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12.12.2019 Feature Article

Diversity In Heaven

Diversity In Heaven
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There will be racial diversity in heaven. Therefore, all of us should learn to live in peace with all people of the world. Otherwise, some people are going to be eternally miserable in heaven if they were to take their prejudices there.

The Book of Revelation is one of the least read portions of the New Testament. Many are afraid to read it because of its complex images, prophetic messages, and description of the end time. The good news is that in the end, God wins over Satan. This article examines one scene of the Revelation of Jesus Christ based on the passage below.

Revelation 7:9 NIV states, “After this I looked and there before me was a great multitude that no one could count, from every nation, tribe, people and language, standing before the throne and in front of the Lamb. They were wearing white robes and were holding palm branches in their hands.” (Emphasis mine).

This is a perfect picture of great racial diversity in heaven. In this beautiful, heavenly picture, we find a great multitude made up of every nation, every tribe, every people, and every language. They were standing before the Lamb, our Lord Jesus Christ, in their white robes and holding palm branches. You can help make heaven a diverse community because diversity in heaven begins on earth. Let it begin with you.

In the Bible verses that follow, the great multitude cried out in a loud voice in praise that salvation belongs to our God who sits on the throne, and to the Lamb. As those who came out of the great tribulation and who had washed their robes and made them white in the blood of the Lamb, they were before the throne of God serving Him day and night in the temple (see Revelation 7:10-15). This is reminiscence of Jesus’ triumphal entry into Jerusalem when the great crowd took palm branches and shouted “Hosanna.” and “Blessed is he who comes in the name of the Lord” (John 12:12-13).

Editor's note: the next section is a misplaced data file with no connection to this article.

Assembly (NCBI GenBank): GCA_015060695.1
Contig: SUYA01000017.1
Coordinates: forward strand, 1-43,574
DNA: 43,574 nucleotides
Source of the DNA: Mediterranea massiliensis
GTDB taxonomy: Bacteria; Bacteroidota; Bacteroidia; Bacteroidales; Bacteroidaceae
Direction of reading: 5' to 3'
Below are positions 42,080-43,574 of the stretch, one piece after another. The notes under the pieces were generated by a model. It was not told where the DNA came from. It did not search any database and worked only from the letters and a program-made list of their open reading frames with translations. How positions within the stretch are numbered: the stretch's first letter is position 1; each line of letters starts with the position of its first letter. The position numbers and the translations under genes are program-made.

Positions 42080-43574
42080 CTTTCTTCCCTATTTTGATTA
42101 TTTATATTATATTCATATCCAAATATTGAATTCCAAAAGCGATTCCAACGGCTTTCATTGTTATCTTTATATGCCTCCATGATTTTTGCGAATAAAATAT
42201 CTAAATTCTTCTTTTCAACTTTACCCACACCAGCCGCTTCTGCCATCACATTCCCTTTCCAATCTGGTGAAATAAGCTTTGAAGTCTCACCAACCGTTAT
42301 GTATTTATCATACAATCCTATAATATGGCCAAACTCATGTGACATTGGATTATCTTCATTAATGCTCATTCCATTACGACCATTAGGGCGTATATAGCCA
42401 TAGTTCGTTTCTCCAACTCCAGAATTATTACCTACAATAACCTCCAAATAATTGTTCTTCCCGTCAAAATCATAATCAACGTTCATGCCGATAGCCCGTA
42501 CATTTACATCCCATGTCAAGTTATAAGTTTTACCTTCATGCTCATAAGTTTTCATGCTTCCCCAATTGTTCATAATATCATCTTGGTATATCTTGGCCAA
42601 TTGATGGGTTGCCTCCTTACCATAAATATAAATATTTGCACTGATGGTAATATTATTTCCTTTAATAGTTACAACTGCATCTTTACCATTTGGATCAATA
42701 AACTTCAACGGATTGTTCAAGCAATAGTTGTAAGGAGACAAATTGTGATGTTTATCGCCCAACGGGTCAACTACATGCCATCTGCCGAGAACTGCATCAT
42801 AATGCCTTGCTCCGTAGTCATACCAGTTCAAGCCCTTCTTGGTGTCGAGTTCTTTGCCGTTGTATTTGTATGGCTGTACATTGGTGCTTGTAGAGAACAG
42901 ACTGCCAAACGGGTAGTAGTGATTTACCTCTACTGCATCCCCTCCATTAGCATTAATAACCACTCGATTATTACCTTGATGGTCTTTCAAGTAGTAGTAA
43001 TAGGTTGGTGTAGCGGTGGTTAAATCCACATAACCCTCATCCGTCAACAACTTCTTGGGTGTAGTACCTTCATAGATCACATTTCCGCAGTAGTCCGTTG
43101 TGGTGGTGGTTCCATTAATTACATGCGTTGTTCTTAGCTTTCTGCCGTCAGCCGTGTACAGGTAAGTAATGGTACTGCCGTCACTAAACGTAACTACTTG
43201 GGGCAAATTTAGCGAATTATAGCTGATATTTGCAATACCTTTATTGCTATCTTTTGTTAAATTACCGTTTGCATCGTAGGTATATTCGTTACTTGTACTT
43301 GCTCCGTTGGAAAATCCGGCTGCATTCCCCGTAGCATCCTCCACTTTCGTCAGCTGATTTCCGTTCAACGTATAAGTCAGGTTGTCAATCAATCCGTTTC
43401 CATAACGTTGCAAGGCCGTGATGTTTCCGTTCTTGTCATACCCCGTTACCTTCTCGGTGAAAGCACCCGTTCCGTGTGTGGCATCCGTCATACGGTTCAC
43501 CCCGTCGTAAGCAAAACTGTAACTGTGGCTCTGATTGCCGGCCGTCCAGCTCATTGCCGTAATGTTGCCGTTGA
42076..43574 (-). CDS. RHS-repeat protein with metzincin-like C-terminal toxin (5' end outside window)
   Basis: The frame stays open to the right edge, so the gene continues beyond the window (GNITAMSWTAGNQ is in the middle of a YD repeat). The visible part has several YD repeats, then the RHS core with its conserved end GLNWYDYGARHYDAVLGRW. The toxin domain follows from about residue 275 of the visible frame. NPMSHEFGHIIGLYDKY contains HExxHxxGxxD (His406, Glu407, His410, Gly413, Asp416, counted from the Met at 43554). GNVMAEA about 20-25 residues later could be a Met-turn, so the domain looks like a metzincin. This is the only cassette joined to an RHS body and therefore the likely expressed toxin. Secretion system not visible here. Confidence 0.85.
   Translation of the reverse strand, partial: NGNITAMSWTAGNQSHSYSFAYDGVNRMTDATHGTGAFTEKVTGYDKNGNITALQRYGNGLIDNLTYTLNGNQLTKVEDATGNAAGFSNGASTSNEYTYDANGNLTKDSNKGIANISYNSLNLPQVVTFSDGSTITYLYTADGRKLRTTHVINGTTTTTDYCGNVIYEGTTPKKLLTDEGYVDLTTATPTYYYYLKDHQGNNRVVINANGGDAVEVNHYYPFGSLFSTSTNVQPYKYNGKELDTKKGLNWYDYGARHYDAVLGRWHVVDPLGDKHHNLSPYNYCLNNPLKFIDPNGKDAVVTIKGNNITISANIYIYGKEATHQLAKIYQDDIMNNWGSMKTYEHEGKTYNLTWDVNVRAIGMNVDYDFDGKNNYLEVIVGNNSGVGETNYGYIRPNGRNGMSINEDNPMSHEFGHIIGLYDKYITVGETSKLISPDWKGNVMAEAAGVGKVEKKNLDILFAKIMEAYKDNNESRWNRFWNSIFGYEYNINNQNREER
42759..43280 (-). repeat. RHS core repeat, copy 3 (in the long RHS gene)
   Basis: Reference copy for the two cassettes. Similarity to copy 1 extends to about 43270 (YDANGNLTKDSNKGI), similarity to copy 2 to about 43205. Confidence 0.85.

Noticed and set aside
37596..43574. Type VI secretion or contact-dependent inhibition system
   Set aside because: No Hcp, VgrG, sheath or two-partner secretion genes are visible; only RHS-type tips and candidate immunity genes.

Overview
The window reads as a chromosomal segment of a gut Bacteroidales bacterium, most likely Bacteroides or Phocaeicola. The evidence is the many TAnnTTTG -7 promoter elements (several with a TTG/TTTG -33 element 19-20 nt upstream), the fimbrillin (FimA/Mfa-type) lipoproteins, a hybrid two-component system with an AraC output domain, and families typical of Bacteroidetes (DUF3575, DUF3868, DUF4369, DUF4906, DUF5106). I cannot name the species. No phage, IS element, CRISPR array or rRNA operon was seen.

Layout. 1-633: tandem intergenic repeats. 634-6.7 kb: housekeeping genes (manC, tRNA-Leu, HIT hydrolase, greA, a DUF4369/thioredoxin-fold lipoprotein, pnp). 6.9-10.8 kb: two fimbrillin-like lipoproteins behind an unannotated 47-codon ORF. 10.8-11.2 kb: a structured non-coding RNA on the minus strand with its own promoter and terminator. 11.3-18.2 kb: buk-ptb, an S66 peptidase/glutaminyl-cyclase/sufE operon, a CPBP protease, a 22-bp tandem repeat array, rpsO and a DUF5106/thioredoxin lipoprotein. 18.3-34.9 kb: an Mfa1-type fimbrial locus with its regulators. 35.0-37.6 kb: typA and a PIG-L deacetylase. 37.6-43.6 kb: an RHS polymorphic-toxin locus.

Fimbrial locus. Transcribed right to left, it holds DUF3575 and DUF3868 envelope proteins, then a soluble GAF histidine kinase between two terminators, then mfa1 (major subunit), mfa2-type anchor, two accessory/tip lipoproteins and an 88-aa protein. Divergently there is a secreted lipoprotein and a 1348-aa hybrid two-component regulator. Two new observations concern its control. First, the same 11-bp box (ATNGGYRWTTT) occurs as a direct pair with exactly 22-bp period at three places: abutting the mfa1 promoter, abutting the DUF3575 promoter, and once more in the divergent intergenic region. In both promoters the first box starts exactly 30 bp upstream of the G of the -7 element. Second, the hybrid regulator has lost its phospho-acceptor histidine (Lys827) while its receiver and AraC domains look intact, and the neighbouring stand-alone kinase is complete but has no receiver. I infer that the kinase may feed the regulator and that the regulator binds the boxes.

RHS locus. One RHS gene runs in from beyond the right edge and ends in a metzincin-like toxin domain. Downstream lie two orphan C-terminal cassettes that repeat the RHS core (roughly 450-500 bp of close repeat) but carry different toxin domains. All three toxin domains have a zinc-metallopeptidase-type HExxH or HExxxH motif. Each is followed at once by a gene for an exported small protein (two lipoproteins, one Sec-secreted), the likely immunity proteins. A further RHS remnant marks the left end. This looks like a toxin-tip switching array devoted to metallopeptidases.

Note how the great multitude praised, worshipped, and served God and the Lamb together without any discrimination. Race, nationality, tribe, language and others did not matter. What mattered was that they had come out of the great tribulation and washed their robes in the blood of Jesus. Note also the fact that salvation belongs to our God, the creator, and the Lamb, our Lord and Savior Jesus Christ. We come before God through Christ, the mediator and savior. No other person, prophet or otherwise, dead or alive, can save anyone.